Concerns super trustees do not need to oblige advice laws

The Retirement Income Covenant (RIC) draft legislation should include a clear obligation on trustees to adhere to the Corporations Act 2001 provisions on giving personal and general financial advice, the Financial Planning Association of Australia (FPA) believes.

In its submission to the RIC draft legislation, the FPA said it was concerned it did not oblige superannuation trustees to comply with the financial advice laws in the Corporations Act 2001.

It said of particular concern was in relation to the assistance the trustee would provide beneficiaries to achieve and balance the objectives of the strategy.

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“While 1.52 of the explanatory memorandum [EM] states that the trustee ‘does not need to consider the specific circumstances of individual members’, superannuation trustees have access to personal information about beneficiaries,” the FPA said.

“This creates a very fine line between the provision of factual information, as suggested in 1.14 of the explanatory memorandum, and the provision of general or personal advice as the beneficiary may assume the trustee has considered the individual’s circumstances when ‘assisting’ them with their retirement income needs.”

The FPA said the obligation to comply with financial advice provisions must be included in the SIS Act as the primary legislation codifying the RIC.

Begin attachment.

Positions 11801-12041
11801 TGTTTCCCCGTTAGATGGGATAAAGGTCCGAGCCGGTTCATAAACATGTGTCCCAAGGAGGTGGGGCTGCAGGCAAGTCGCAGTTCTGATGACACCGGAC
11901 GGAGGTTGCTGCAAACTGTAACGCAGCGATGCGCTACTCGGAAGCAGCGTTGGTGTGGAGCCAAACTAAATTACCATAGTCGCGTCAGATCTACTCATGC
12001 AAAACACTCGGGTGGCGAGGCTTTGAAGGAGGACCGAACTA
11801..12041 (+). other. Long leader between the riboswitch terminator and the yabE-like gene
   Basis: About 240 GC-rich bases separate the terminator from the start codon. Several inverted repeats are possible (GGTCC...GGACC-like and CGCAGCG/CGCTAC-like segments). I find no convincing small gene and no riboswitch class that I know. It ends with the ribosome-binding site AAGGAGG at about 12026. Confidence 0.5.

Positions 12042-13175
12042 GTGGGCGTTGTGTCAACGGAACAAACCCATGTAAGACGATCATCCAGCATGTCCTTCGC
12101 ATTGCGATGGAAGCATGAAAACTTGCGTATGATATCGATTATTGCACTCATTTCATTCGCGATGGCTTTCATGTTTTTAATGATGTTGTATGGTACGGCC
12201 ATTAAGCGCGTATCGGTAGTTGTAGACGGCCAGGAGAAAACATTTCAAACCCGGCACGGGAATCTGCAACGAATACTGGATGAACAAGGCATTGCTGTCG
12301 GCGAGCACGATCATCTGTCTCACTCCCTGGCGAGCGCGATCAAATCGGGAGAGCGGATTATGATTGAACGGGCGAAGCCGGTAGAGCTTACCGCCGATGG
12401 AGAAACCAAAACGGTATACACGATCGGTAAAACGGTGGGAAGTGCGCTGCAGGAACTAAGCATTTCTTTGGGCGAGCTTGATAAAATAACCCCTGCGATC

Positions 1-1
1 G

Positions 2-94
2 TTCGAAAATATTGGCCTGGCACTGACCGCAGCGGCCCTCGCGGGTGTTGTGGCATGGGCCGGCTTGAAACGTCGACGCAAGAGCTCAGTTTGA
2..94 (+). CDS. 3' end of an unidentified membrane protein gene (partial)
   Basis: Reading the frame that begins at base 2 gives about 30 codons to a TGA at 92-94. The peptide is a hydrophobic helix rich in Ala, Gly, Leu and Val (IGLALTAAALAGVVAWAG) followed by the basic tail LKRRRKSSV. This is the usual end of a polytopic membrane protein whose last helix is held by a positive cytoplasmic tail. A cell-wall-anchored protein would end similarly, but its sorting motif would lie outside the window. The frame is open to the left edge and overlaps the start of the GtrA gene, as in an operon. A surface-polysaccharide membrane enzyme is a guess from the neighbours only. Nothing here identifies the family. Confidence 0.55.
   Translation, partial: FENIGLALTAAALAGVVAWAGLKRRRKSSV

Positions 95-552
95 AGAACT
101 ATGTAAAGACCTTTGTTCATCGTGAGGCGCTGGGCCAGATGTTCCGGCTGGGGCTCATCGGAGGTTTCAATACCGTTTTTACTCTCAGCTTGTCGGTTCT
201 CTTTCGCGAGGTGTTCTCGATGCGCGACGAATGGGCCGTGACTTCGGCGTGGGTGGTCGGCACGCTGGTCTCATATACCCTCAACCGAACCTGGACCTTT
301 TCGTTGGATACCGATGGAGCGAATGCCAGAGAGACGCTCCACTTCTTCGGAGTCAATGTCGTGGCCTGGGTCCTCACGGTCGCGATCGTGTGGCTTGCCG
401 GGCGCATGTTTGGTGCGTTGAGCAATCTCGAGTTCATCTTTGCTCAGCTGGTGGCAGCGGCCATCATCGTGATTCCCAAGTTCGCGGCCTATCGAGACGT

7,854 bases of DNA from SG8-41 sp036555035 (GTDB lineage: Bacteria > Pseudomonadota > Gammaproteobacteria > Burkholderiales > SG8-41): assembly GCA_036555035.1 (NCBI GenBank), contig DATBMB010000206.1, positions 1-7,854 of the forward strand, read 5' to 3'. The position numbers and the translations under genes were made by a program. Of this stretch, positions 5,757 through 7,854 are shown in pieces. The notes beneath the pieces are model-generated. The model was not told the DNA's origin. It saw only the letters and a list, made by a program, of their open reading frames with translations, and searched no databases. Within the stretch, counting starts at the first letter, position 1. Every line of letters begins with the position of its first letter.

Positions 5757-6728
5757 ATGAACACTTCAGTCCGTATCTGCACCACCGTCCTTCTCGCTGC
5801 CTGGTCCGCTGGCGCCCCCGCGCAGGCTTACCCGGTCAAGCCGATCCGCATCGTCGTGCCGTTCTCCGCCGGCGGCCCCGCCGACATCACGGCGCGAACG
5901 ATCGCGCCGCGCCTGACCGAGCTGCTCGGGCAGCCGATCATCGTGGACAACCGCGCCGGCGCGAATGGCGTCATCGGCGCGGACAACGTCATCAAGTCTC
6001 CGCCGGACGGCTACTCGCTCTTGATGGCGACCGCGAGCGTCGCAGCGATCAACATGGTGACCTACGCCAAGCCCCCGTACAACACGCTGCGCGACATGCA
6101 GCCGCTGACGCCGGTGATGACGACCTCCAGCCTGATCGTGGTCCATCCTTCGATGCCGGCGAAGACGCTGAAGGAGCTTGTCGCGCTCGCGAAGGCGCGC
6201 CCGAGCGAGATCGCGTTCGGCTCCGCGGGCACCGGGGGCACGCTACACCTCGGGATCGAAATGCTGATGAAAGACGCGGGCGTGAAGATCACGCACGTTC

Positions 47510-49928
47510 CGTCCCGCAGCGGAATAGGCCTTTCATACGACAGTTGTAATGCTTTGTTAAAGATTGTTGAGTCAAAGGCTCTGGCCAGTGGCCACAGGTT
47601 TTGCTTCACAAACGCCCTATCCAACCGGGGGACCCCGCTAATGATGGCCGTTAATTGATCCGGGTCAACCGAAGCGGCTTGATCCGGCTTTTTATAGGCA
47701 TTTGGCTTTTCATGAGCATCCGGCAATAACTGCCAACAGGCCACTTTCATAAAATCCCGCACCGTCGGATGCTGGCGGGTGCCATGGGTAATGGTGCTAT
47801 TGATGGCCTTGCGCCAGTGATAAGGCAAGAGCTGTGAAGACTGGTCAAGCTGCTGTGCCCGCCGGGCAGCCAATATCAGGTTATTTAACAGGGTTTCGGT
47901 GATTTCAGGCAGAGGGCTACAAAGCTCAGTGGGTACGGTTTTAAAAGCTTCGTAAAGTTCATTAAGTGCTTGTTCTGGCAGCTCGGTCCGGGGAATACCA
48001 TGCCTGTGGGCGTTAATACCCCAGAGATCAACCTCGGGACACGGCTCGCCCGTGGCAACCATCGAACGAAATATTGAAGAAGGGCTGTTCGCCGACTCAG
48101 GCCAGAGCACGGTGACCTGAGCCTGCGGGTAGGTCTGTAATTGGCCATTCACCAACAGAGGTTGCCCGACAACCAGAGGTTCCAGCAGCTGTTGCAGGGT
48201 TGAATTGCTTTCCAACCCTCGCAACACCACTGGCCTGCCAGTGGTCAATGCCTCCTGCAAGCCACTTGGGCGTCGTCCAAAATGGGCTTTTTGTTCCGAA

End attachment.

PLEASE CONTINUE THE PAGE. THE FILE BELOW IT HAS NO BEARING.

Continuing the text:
“The FPA recommends the draft legislation (not the EM) be amended to include a clear obligation on trustees to adhere to the provisions in the Corporations Act 2001 relevant to personal and general financial advice when formulating, reviewing and giving effect to the retirement income strategy,” it said.

“For example, amend s52AA(2) of the draft legislation to include: In assisting beneficiaries in achieving and balancing the objectives of the strategy as required under this section, trustees must comply with the personal and general financial advice provisions of the Corporations Act 2001.”

It noted this was in line with the reference to other laws referenced in the draft legislation, rather than citing a regime in the EM.

The FPA also said the RIC should include “frailty risk” during the formulation, reviewing, and giving effect to the trustee’s retirement income strategy.




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If the FPA cared about advisers and consumers, they would be calling for financial advice to be added as an 'ancillary purpose' in the SIS Act, and screaming about delaying the insane consent and DDO crap until it is simplified and workable. Worrying about the issues mentioned in this article is like putting a bandaid on your big toe as your leg is being amputated.

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